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Will interim budget 2024 focus on rural development to enhance jobs generation?

By Puneet Kumar Shrivastav, Mitali Gupta, Ujala Kumari* 

The Union Budget has the potential to impact the lives and livelihoods of all significantly and lastingly, living up to its title of ‘budget for all’. The Interim Budget 2024-25 is going to be critical not only for the incumbent government but also for the common man as this is going to be the last budget of the Modi 2.0 regime.
Given the backdrop of the Covid-19 pandemic in the recent past although India did not escape from pandemic, but the country has managed well to escape from its expected adverse impacts. India could maintain its growth rate closer to the SGD-8 target of 7 percent growth rate which should be a cause for celebration as many other developed countries had faced adverse impact of the pandemic and also recorded negative growth rates in the recent past.
Rolling towards its recovery path, India is among one of the fastest growing economies, and at present is ahead of various developed countries of the world. The country has achieved the position of fifth largest economy of the world with GDP size of USD 3.7 trillion of which nearly half the share comes from the rural India which is about 46 percent (NITI Aayog Report, 2017). However, on the development front, rural India is still confronted with the glaring disparities due to high level of poverty and socio-economic inequalities.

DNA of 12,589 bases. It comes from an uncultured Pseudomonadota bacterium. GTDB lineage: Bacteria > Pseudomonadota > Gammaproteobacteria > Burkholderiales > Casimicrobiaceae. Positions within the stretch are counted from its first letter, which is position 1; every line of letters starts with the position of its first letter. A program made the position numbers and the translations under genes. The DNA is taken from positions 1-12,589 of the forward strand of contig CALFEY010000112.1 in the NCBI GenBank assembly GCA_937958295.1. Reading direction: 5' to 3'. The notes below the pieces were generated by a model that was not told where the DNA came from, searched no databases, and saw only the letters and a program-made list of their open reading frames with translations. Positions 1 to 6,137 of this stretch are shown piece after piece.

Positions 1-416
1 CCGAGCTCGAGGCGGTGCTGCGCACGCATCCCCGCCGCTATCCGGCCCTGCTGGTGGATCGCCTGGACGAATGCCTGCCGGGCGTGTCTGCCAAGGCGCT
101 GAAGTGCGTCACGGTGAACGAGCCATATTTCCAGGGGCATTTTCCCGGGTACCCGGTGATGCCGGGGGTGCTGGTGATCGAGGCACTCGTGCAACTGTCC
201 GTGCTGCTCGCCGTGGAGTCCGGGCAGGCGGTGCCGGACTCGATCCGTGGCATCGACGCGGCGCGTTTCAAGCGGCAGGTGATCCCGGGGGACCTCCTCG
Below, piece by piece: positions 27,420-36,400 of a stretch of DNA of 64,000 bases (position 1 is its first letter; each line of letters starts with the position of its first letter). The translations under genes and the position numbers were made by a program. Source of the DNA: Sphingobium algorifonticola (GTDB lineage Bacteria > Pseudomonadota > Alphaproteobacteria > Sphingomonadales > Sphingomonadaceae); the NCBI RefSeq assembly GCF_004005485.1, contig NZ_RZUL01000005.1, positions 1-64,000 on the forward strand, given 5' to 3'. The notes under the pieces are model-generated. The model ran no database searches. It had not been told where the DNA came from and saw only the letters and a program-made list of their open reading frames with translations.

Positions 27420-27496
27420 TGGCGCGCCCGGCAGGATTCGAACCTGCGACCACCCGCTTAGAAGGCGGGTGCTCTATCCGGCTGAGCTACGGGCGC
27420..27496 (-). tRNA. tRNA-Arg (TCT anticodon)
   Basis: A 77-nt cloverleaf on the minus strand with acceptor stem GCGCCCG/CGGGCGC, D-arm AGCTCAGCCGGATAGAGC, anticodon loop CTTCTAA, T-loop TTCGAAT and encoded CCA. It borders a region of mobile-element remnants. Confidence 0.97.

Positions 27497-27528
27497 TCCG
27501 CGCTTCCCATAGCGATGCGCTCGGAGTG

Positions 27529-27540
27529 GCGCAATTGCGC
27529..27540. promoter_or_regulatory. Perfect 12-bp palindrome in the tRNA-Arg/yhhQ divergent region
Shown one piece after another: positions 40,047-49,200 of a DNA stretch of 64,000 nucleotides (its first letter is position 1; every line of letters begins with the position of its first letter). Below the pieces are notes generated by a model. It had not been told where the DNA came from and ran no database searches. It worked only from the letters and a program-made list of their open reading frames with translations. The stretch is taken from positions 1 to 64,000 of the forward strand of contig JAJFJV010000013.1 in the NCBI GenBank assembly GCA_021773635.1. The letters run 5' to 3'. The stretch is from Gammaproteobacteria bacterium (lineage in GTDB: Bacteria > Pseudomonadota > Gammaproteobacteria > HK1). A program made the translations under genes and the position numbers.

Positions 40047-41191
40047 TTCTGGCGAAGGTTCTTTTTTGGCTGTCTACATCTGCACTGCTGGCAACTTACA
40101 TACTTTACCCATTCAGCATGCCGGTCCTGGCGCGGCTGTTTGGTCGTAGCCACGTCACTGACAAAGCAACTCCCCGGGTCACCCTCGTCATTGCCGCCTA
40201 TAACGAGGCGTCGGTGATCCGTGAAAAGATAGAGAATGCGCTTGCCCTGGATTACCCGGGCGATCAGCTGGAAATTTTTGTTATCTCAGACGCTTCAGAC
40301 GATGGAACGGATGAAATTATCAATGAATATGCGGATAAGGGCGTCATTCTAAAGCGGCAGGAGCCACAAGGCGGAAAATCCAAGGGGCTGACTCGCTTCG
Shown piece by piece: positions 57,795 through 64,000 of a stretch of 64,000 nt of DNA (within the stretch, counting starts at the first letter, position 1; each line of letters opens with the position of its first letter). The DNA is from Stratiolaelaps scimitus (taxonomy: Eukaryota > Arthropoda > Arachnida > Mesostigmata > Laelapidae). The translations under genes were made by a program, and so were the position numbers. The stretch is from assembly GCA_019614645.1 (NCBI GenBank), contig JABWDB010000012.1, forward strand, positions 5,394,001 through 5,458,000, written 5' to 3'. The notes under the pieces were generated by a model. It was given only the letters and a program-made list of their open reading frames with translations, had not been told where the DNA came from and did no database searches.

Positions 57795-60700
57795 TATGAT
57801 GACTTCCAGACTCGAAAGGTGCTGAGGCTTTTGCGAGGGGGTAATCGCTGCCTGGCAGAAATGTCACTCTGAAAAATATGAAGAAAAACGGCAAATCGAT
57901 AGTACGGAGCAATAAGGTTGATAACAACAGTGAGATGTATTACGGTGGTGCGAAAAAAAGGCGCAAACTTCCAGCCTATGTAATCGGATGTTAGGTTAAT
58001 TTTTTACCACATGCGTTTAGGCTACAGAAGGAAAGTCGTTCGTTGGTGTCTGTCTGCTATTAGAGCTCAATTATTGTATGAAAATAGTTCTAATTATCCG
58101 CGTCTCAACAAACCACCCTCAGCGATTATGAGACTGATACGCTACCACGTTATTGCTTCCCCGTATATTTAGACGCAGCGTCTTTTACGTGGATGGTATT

In order to address such disparities and make growth more inclusive, the development of the rural economy through employment generation and the rural infrastructure development is the need of the hour. This is in cognizance of the fact that agriculture has its limited capacity and over the time the growth of the agricultural sector has stagnated and the non-farm activities have largely supported both the agricultural as well as non-agricultural households in the rural areas.
The present article attempts to examine the role of public spending in enhancing employment generation in the rural areas especially in the construction sector as the annual periodic labour force survey (PLFS) data reported a continuous rise in the share of employment in rural construction sector during post pandemic year.